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JAMA study questions effectiveness of popular antidepressants.
The multi-billion-dollar SSRI market has for years been a source of joy for drug makers working in the space. But these popular antidepressants may not be as effective as once thought, leaving SSRI patients wondering if they're on the right meds--and pharma companies clambering for a stake in a different reuptake-inhibitor market.
The potential blow came last week in the form of a Journal of the American Medical Association study, which suggests that about half of patients currently treated with selective serotonin reuptake inhibitors (SSRIs) would be better off on another antidepressant.
"SSRIs are the most widely used first-line drugs," said study author Bernard Carroll, scientific director at the Pacific Behavioral Research Foundation. "The trade-off is that while they're somewhat effective, they're not barn burners."
The JAMA study, which followed 241 Korean patients over five years, found a link between gene polymorphisms and a patient's response to different classes of drugs for late-life depression.
If clinicians treated patients based on these polymorphisms, the most commonly used drugs would be norepinephrine reuptake inhibitors (NRIs) rather than the more popular SSRIs. Of the 189,500 antidepressant prescriptions dispensed last year, more than 100,000 were for SSRIs, according to information from Verispan and IMS. The total category of antidepressants, of which SSRIs make up more than half, is valued at $12.5 billion.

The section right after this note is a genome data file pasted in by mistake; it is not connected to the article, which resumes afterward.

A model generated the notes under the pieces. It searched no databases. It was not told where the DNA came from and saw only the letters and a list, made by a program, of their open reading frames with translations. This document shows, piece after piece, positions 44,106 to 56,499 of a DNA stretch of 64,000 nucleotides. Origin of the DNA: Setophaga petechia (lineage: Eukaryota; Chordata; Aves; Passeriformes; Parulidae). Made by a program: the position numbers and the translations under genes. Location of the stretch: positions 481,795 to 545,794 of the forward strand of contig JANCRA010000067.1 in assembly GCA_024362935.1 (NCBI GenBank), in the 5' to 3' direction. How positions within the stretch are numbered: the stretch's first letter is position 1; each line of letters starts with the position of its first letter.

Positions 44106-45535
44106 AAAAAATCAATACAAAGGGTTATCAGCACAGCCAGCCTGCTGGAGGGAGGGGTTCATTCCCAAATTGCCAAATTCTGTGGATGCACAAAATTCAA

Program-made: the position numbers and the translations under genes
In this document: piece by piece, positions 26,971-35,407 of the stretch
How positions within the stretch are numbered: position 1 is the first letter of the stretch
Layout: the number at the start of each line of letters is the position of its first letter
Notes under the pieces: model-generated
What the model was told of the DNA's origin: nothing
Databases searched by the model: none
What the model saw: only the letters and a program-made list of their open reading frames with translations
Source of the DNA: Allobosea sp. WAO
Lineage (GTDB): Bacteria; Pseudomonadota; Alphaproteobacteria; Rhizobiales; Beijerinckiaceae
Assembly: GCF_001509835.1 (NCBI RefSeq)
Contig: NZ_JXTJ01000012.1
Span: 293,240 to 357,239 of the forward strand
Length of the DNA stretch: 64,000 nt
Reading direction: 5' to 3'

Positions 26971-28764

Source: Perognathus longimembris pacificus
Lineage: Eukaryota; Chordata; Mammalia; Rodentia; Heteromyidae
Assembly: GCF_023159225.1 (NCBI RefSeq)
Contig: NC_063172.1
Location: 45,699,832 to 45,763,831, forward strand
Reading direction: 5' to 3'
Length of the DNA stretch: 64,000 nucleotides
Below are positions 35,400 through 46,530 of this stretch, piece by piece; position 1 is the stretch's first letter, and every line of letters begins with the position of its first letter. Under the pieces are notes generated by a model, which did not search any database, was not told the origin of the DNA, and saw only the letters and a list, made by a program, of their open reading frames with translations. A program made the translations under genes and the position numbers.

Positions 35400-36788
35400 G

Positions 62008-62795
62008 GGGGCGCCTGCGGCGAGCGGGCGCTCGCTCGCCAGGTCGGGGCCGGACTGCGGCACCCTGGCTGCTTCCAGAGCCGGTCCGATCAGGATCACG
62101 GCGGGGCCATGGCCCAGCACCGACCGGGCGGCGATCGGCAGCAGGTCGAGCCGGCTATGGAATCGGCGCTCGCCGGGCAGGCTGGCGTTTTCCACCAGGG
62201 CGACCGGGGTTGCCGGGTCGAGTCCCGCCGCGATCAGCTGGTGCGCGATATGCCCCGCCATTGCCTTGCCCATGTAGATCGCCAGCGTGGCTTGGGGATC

NRIs, which were first introduced in the 1950s, fell out of favor as a primary treatment because of undesirable side effects. Carroll points out, though, that if clinicians evaluated patients for the presence of gene polymorphisms, the benefit of using an NRI could outweigh the side effects--thereby reducing SSRI use by as much as 50 percent. The JAMA paper could also lead to research on new targets for drugs that work like NRIs, but have a more acceptable side-effect profile, Carroll noted.
In the JAMA study, about 56 percent of Koreans and 45 percent of Caucasians had the GG genotype, which was associated with higher response rates to an NRI (83 percent) rather than an SSRI (59 percent).
Although prescriptions for SSRIs have been falling fast--four percent between 2004 and 2005--because of concerns about suicide risks, they remain one of the top-five most commonly prescribed drugs, according to Verispan. Last year's top-selling antidepressant, Pfizer's Zoloft (sertaline), which went off patent in June, is an SSRI. So is the third-most successful antidepressant, Forest Labs' Lexapro (escitalopram), which brought in $1.87 billion in the last fiscal year.
But companies that make SSRIs shouldn't panic yet.
"We all sort of knew [that genes play a role in treatment outcomes], but we didn't know what to do about it," Andrew Farah, chief of psychiatry and medical director at High Point Regional Health Systems in North Carolina, said about the findings. With no way to test patients for these polymorphisms in a clinical setting, "we've had only crude ways of pointing us in the right direction," he said.
"This study confirms what we know," Farah said, "but it's still too research-based at this point."